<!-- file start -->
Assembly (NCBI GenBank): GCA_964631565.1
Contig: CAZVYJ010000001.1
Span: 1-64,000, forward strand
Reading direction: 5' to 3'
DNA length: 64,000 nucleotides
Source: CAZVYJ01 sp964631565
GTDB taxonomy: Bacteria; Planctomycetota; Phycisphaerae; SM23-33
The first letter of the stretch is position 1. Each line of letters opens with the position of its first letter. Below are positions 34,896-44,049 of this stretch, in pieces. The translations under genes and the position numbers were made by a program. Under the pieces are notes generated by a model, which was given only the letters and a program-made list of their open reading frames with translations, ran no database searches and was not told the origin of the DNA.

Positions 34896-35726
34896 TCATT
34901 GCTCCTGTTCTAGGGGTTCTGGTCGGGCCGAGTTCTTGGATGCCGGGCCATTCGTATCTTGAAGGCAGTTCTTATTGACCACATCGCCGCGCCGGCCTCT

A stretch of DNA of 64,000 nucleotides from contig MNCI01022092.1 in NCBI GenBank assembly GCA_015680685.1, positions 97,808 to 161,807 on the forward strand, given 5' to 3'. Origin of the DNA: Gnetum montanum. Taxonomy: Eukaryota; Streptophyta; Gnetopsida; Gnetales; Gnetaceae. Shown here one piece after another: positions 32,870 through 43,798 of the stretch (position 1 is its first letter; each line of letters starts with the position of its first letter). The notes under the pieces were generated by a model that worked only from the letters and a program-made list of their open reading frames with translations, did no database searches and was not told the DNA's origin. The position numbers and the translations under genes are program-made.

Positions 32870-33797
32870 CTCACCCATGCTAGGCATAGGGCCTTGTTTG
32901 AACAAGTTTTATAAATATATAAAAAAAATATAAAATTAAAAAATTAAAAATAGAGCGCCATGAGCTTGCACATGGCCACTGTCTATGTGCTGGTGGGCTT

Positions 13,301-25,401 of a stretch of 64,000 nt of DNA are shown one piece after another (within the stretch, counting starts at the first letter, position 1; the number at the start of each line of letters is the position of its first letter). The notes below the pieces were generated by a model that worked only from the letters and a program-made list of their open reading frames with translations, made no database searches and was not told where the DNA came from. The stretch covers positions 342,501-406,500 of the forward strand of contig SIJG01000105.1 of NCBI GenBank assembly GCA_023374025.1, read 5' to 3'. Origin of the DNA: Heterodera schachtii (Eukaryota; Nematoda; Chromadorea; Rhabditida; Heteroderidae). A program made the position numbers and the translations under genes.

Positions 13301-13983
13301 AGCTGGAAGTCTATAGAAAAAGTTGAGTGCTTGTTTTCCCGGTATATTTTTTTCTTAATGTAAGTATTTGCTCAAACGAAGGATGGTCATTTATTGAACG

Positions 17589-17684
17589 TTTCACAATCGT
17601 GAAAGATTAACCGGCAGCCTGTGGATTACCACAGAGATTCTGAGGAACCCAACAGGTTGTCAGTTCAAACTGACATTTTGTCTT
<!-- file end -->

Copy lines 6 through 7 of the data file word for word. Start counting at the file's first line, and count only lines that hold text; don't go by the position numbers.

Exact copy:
Source: CAZVYJ01 sp964631565
GTDB taxonomy: Bacteria; Planctomycetota; Phycisphaerae; SM23-33